Understanding Blue Prints
Blue prints are much more
detailed drawings than simple floor plans. Blueprints are exact
detailed scaled drawings of plans of a home, or structure, which
include many more details than a basic floor plan.
Your blue print plans and
specifications are the documents used by your contractor/builder
and subcontractors to instruct them on how you build your new
home. Each set of blue prints should include the following:
floor plans; plans for the foundation and information on
footings and framing; front, side and rear elevations; a roof
plan; electrical layout and Kitchen cabinet layout; and
Each set of blue prints
includes detailed documentation which fully describe the quality
and specifications of the materials needed to complete the
building of your home. You can use your detailed blue prints to
get precise estimates of the total cost to build your home.
Blueprints are used to
provide the builder with a complete set of two-dimensional
instructions on exactly how to construct the home. The most
common sizes of blueprints for the construction of a new home
are 18 x 24 or 24 x 36.
How to read blueprints
Blue print floor plans are
typically drawn to a 1/4 scale of the actual size of the home.
This way the builder will be able to scale the drawing of the
home and come up with the correct measurements. As a general
rule 1/4" scale means that for every 1/4" on the plan will
account for 1 of actual length. Some details like framing
layouts or built-in details will account for 1 of actual
length. Some details, like framing layouts or built-in details
may be drawn at a scale of 1/8 or even 3/4".
Your builder will know to
look at the key provided on the blue prints to determine the
scale if any portion of the house needs to be changed or the
contractor can scale the drawing to determine the right
measurements to make the adjustments. The scale of each drawing
is usually next to the title, however there are times when it is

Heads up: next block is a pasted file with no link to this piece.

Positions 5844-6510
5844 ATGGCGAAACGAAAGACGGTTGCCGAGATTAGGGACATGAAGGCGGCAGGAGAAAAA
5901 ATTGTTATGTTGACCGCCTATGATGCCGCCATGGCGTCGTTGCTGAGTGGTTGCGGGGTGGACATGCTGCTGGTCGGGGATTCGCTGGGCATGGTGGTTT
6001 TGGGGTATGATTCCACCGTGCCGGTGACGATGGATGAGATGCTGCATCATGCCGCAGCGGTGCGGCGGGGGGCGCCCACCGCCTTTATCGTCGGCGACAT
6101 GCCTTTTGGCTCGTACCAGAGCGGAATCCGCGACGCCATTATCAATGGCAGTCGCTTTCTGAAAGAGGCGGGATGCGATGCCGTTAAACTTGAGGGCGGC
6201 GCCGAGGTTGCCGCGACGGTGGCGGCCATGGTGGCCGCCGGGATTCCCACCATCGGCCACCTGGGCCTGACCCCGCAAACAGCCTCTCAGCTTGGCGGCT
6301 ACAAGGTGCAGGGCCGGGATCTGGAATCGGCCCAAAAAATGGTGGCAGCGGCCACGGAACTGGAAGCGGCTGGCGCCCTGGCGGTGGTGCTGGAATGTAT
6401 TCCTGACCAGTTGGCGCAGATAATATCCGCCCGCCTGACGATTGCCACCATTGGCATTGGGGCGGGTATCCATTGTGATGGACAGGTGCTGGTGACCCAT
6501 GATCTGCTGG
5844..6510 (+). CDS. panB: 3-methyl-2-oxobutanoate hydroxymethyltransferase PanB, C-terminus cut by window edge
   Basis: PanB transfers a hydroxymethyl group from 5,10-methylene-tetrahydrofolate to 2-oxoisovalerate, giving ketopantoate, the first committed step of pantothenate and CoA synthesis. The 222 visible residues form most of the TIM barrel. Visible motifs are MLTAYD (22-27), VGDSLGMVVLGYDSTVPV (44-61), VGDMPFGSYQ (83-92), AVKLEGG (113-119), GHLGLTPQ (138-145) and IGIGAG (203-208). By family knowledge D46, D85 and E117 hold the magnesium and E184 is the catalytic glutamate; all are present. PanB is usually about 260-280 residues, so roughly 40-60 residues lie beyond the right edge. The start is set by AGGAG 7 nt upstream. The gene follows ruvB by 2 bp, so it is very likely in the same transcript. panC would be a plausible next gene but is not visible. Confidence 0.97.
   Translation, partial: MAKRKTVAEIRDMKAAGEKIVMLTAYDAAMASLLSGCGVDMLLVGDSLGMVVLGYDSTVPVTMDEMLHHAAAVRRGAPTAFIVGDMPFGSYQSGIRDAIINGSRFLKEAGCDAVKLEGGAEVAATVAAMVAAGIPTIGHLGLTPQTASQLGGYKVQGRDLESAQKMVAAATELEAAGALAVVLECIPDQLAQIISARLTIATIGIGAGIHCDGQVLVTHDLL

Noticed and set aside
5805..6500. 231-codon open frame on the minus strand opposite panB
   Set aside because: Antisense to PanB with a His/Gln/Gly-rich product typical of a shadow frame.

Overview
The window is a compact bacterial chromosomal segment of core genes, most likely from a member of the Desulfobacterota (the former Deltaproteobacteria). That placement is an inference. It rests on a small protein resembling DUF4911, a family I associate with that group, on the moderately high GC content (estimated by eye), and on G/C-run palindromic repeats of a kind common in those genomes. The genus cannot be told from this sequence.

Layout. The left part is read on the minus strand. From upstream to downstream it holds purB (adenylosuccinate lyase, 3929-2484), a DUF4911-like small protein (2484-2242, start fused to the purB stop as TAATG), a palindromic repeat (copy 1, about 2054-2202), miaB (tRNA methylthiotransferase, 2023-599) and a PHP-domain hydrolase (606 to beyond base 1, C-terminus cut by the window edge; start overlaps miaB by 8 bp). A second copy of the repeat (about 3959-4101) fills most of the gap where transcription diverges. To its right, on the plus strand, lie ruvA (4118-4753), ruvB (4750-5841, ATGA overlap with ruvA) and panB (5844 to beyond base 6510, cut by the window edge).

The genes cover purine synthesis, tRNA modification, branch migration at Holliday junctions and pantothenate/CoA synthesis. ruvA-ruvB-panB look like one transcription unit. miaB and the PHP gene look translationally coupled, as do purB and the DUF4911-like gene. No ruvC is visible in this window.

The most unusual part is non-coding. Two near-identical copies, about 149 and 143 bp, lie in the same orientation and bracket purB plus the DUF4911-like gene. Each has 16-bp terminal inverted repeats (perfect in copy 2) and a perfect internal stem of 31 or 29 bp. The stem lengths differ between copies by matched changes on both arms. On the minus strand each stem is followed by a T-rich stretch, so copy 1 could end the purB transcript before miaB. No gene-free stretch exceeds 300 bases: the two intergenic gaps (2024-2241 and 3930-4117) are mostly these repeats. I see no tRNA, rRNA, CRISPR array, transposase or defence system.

called out beneath the drawing or some other place on the page.
Blue prints also generally
include four elevation drawings of a home: the front, the rear
and each side. The elevations are drawn to scale and show what
your home will look like upon completion. Elevation blue prints
also include ridge heights, exterior finishes, roof pitches and
other design aspects to give a general idea of the finished
home. These exterior specifications can also provide details
about the homes exterior architectural styling.
Basement floor plan:
Basement floor plans show
how foundations and the structural integrity should be built.
These plans give further details about the location of footings,
load bearing walls, steel rebar concrete reinforcements, and
other structural elements the home requires to support the walls
By keeping the electrical
layout on its own drawing the electrician can begin wiring the
home without reading through the entire building floor plan.
Electrical diagrams usually include a legend or key on the page,
which explains what each symbol represents. From this diagram
the electrician can determine the location of electrical
outlets, fans, fixtures, light fixtures etc. Electrical diagrams
may also include legends for heating systems, door swings and
sizes, furniture placement, and may specify certain finishes.
Like every other drawings,
the framing drawings are also drawn to scale. Framing plans
include the basic skeletal structure of the home. Floor joist
locations, walls, and roof trusses are the overall detail of
these plans. Generally locations of each stud are not included,
due to a recognized universal building code. However, in some
cases there are instructions for particular wall construction
Plumbing and mechanical
preferences and climatic variances dictate the mechanical
systems and, as such, this information must be obtained locally.
Typically only plumbing fixture locations are provided, but this
information is ample for the contractor to install a plumbing
system. Make sure that any exterior units such as air
conditioners fall within the building envelop or set backs where
Cross sections and
Overhead views or floor
plan views of the structure provide detailed information about
wall lengths and room dimensions but do not provide enough
information for successful construction of the home. Therefore
in most cases, a cross section of the home is included in a set
of home plans. A cross section of a home is a drawing of the
completed home as if it were sliced in half. This part of a home
plan provides the builder with an even better understanding of
the relativity of floor heights and rafter lengths, among other
structural elements of the home.
A plot plan is a
comprehensive drawing of the site location or lot on which a new
home is to be built. Plot plans are drawn to determine the
placement of the home on the chosen building lot in reference to
the property boundaries, topography and house layout. Plot
dimensions are normally recorded by a surveyor, and are used to
determine the exact location and positioning of the selected
home in relationship to the chosen lot. Plot plans will
typically include the location of utility services, set back
requirements, building envelope if one exists and easements;
and the location of drive ways and walk ways. In some cases a
topographical map may be included that will supply the architect
or builder with critical data on the slope, terrain and plant
location of the lot he or she is designing a home for.